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12th September 2012

Manchester to receive share of £10m to open up research

Britain’s top research universities will receive £10 million from the government in order to open up research to the public

The University of Manchester will receive part of a pledged £10 million from the government as part of an effort to make publicly-funded university research open to all.

Professor Dame Nancy Rothwell, Vice-Chancellor at the University of Manchester, welcomed the funding; saying that the university “supports the principle of making published outputs of research freely available through open access”.

A report published in June by the Working Group, popularly known as the Finch Group, estimated that the move could cost the UK sector an extra £60 million a year, mostly in additional publishing fees. This cost is the equivalent to 1,000 PhD studentships.

The extra funding will be shared amongst the 30 most research-intensive universities but follows opposition from some of them. They complained that most of the extra cost would fall on them since they published the most research.

This is despite the Finch report saying that universities should not be expected to bear the brunt of any additional costs.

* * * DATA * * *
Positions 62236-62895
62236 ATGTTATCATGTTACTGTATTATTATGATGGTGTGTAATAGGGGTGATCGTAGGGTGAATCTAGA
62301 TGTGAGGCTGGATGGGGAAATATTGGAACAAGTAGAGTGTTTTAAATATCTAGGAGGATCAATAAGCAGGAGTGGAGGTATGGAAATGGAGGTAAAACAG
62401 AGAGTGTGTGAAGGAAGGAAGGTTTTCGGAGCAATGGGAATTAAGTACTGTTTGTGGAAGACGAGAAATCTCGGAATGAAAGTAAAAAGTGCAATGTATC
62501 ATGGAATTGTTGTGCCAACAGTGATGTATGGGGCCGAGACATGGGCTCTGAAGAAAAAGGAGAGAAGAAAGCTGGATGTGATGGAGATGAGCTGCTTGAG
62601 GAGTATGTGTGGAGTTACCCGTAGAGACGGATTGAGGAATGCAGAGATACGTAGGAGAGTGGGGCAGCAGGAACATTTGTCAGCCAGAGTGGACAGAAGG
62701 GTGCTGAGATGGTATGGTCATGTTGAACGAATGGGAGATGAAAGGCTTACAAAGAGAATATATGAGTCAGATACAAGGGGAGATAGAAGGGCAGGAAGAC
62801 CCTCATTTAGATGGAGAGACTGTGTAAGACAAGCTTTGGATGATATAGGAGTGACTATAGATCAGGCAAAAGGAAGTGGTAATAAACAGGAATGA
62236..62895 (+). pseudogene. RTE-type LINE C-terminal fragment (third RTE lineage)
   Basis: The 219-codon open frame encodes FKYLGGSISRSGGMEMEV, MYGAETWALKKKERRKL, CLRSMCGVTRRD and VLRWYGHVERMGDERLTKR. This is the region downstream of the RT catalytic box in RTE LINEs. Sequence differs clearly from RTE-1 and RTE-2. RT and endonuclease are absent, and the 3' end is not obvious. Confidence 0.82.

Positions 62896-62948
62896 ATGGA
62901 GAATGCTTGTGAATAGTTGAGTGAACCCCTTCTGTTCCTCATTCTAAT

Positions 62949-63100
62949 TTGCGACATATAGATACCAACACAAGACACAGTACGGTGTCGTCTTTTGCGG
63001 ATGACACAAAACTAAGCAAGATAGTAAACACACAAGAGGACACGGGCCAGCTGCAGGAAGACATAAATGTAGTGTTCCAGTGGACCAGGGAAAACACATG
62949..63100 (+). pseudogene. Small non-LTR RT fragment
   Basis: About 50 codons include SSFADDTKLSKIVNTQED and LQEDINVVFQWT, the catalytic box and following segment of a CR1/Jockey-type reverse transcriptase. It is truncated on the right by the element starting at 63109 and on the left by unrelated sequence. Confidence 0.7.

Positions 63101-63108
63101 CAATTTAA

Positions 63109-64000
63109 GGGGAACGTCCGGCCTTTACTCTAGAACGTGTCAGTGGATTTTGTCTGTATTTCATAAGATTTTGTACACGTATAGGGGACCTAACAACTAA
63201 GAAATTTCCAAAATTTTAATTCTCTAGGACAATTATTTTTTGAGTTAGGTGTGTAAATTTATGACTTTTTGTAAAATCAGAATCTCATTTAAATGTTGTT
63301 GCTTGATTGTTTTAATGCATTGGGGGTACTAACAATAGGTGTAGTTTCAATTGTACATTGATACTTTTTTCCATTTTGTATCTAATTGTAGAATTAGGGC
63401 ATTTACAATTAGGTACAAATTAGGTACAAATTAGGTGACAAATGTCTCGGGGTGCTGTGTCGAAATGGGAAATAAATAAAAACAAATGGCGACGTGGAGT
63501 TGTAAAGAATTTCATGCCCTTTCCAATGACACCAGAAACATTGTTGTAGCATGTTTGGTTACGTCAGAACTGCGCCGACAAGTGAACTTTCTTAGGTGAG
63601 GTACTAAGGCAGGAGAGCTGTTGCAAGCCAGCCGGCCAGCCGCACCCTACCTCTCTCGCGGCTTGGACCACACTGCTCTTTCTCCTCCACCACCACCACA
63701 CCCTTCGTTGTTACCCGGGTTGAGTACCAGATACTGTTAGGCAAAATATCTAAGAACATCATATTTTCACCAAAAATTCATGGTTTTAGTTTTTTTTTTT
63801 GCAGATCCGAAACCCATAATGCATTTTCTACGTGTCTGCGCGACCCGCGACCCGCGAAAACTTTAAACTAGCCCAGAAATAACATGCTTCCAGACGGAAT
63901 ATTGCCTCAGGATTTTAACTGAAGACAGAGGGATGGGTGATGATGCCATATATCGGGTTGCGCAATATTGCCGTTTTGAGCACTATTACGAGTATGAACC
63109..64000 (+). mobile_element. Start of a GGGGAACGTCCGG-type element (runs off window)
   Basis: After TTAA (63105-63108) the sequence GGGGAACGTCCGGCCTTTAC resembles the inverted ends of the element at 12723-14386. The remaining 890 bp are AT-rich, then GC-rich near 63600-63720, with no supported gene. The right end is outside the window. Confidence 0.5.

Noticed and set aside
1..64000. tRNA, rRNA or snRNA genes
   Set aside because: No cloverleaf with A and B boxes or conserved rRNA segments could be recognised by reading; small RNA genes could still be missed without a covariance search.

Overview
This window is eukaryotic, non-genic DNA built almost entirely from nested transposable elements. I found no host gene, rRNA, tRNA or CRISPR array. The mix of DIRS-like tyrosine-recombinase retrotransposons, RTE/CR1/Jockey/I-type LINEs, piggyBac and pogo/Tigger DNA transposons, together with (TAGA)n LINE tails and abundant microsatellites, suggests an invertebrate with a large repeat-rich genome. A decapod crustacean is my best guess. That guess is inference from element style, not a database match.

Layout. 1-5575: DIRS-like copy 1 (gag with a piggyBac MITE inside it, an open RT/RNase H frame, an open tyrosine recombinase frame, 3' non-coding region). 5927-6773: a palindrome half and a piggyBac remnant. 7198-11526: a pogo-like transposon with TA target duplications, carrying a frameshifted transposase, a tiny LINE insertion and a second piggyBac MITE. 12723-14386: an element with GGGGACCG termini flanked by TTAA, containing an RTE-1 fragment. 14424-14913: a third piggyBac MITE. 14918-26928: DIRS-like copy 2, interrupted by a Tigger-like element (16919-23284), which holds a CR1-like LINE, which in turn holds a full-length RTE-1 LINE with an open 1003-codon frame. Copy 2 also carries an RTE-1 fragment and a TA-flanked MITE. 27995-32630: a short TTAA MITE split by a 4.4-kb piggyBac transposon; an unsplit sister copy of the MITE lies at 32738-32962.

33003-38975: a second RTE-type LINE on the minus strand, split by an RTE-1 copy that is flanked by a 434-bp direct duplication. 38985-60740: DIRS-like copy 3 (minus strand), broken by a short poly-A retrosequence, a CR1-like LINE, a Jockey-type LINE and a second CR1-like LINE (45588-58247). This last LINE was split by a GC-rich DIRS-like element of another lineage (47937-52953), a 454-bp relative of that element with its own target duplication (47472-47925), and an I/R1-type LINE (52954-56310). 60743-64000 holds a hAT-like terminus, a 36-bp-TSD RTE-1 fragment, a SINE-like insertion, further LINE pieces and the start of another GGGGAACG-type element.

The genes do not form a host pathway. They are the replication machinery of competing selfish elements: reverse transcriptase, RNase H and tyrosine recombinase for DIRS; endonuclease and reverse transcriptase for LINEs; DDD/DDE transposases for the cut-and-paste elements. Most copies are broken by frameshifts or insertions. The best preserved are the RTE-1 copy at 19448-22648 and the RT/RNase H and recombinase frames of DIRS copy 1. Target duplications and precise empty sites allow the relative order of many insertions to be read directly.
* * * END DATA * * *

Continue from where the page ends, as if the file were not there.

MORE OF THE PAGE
The University of Manchester website cites the Shanghai Jiao Tong University Academic Ranking of World Universities which has consistently placed it 5th in the UK for research from 2010-12

A spokeswoman for Department of Business, Innovation and Skills said details of how the £10 million, which comes from a re-allocation of the science budget, would be divided among the universities were still to be determined.

Dr Wendy Piatt, Director General of the Russell Group, welcomed the announcement of the £10 million but stressed that it is “a small step in the right direction”. She also stated that if the fund were to come by “raiding” existing science funds, as is currently planned, then “research will suffer”.

Speaking at the British Science Festival in Aberdeen, universities and science minister David Willetts described this as “an unstoppable international movement” which the most influential academic journals will eventually conform to.

The report recommended that the UK move towards making all of its research output open access, published preferably in ‘pay-to-publish’ or ‘gold’ journals. Once published, the research becomes immediately available and unrestricted, making it free for anyone to access.

Both the Russell Group and scholars called for the government to also consider “green” open access in which authors self-archive their research, making it easier to access and cite.

The recipients of the funding are the 30 universities that received the most combined research income from the research councils and the Higher Education Funding Council for England in 2010-11.

The money will be awarded as part of a block grant in April 2013 and will cover 5 years worth of research funding.

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